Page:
• Shades of Color

The Heroic Hustle of Ermias Asghedom

Updated: Jun 21, 2019

I had heard the name before. “Nipsey Hussle.” I don’t think I could tell you who he was or what he did though. But it was a catchy name that stuck. On March 31st I was in Starbucks and overheard two barristas say that Nipsey Hussle was shot. My initial thought was I’m sorry for his loss; other than that I did not think much of it. It’s unfortunate that during these times someone getting shot is not something I usually pause at anymore. Seems to happen every day, if not on the news then at least I assume someone somewhere is losing their life for some senseless reason. In general I cast a daily prayer for us all. I pray that our world will have respect for life again. So on March 31st, I left Starbucks not thinking back about Nipsey Hussle. He was just someone else apparently gone too soon.

As time wore on, hours, this Nipsey Hussle started to wallpaper my Facebook feed. Several of my friends were paying their respects. Some of them were people that I wouldn’t have expected to post about a slain rapper. Some wrote, “I didn’t know his music, but...” I began to wonder more, "Who was this guy?" The “but...” would be a caveat that linked us all together. It connected those of us who never knew him to those who had followed his light for years. The ones that truly understood this loss.

I started to open articles and read about what happened. I read more about his life. I read more about who he was, what he did, what he accomplished, and what he strived for. The articles and interviews started to become addictive. His charismatic drive was fascinating to me. He was a rapper; I learned that his labels went far beyond that. His ambition and intellect were staggering. One friend posted that he was Eritrean. This intrigued me even more as we have close friends that are from Eritrea, it's the only country I have been to in Africa, and it is a place I generally do not hear much about in the media. He had a store. He bought up the real estate around the store and was building additional businesses. He had created STEM classes for the youth. He created a co-working space in the inner city. He created jobs. He was giving people second chances. More was coming. In a nearby neighborhood he renovated a playground, and on that playground there was art surrounded by and inspirational words. He was adamant about staying in the community he grew in and bringing it up with him as he rose in his success.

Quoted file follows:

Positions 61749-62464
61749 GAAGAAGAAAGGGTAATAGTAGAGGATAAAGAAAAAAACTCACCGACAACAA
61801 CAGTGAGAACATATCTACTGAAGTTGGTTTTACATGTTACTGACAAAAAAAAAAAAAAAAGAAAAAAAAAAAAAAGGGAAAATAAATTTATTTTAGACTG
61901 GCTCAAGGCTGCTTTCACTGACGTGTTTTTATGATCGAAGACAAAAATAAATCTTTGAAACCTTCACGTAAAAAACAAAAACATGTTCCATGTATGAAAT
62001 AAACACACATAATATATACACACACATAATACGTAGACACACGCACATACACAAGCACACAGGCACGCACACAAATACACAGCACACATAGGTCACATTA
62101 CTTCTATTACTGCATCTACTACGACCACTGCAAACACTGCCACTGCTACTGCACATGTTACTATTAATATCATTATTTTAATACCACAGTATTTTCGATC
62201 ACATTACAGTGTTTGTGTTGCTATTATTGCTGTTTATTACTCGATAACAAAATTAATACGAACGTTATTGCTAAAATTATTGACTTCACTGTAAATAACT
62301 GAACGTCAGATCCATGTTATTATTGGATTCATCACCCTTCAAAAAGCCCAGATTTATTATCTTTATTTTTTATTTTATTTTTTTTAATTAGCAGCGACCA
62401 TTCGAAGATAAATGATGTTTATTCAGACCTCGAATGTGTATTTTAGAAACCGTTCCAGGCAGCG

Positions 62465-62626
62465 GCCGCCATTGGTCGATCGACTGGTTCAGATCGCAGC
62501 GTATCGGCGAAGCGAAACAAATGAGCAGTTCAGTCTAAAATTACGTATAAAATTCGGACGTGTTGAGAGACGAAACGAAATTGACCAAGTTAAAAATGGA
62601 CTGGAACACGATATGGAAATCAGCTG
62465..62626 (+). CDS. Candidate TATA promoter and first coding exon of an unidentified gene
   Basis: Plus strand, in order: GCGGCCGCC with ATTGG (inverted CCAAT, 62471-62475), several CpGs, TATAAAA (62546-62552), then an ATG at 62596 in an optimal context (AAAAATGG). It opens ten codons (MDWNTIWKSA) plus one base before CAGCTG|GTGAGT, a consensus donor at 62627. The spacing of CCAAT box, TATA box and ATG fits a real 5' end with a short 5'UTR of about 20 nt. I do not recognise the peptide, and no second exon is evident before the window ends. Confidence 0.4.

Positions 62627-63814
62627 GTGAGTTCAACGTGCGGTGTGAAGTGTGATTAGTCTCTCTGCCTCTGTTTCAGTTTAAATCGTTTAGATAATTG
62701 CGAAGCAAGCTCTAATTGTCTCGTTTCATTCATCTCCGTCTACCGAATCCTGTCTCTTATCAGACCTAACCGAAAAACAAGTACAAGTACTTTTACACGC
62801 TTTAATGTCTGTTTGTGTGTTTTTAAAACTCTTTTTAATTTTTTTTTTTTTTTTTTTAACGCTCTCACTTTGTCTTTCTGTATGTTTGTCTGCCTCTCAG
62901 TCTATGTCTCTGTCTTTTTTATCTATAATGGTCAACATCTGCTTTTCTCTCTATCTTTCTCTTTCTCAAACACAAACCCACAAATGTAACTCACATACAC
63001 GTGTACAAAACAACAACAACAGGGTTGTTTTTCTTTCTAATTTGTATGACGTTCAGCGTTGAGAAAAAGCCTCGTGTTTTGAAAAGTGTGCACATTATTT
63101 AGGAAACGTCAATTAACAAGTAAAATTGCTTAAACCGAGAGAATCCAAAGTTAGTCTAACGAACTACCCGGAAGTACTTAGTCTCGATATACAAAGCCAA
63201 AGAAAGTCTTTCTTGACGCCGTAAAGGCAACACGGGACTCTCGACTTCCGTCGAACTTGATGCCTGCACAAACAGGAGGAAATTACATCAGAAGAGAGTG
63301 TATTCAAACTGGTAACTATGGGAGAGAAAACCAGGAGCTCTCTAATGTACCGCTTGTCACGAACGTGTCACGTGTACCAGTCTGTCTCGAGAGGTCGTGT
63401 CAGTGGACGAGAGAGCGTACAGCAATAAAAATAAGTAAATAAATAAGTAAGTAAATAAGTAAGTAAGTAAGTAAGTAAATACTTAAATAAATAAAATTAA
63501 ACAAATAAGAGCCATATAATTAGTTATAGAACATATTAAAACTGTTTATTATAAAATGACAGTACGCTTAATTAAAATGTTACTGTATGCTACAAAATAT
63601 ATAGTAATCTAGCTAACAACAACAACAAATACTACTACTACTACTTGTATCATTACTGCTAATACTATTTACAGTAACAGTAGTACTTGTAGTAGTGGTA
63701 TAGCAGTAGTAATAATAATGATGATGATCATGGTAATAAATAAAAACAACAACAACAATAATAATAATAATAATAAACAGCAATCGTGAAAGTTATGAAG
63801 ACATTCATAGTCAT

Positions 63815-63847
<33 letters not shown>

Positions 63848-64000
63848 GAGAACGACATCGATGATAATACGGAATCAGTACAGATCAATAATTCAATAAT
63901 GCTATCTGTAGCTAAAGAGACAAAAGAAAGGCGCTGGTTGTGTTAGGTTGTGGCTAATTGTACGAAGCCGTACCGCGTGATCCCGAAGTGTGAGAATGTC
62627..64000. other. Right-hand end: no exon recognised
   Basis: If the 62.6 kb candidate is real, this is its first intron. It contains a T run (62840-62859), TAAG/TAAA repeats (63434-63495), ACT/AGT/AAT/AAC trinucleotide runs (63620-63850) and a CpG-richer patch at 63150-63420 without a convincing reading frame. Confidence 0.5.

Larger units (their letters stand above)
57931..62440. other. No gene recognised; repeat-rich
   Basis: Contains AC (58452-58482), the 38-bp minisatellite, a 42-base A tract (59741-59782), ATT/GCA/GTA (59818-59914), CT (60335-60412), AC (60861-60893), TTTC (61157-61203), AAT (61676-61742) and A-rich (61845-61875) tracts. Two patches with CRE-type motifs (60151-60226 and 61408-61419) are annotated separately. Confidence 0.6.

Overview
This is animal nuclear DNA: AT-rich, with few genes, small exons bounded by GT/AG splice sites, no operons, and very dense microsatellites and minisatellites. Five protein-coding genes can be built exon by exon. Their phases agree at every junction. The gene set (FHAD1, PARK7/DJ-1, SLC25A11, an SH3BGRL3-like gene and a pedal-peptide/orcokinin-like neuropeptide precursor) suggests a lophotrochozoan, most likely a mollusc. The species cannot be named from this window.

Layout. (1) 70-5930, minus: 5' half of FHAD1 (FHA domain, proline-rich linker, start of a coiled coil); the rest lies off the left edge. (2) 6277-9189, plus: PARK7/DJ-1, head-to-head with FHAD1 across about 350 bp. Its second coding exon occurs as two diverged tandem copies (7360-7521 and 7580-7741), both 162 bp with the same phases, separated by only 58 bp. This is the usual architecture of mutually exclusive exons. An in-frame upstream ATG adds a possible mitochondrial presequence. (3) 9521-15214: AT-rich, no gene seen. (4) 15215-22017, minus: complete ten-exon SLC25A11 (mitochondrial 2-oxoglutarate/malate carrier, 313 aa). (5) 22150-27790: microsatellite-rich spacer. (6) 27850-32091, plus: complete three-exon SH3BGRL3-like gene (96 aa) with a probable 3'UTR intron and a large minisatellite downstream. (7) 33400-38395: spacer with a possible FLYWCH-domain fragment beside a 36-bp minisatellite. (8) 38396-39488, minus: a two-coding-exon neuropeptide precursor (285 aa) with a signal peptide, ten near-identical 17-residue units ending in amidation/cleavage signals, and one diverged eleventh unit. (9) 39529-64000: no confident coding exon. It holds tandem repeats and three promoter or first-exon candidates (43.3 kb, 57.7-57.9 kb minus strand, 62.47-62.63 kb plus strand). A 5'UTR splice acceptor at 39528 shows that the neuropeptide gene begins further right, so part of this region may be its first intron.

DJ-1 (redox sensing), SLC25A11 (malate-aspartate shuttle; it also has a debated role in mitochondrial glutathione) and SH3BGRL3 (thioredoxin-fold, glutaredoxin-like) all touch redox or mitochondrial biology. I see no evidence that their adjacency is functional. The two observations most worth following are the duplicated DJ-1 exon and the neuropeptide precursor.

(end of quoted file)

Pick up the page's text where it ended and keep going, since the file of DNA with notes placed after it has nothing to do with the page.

The more I peeled back the onion of this Nipsey Hussle, the more and more impressed I was with all that he had done already at the age of 33 for his family and community. He released his own music under his own terms, and held off producing an official album until he had a record deal to get the best negotiation possible. Brilliant! He caught the industry’s attention by selling an underground cd at $100 bucks. Not only did people pay it, he sold 100’s including to already established artists that further propelled his notoriety. He listened and learned from those around him. The way he spoke, his ora, he was full of his own personality and you could see that he was not trying to be anyone that he wasn’t.  He gave props where they were due.---- It was that personality that unexpectedly drew me in to read and watch and absorb this Nipsey Hussle. I had no idea who he was before March 31st, but in the weeks that passed I realized just how influential Nipsey Hussle was, and what a true gift he was. He was a gift not only to his friends and family, but to the greater Los Angeles community (even those of us that weren’t aware of his influence yet), to the Crenshaw and Eritrean communities, and brothers and sisters around the country that needed to know that you can hold true to your beliefs and your upbringing without losing yourself in the fame. Without being blinded. He had monetary goals but at the forefront was providing for his community. His extended family. Not just by signing a check either. He showed the world he had no intention of going anywhere. He was prepared to do the work.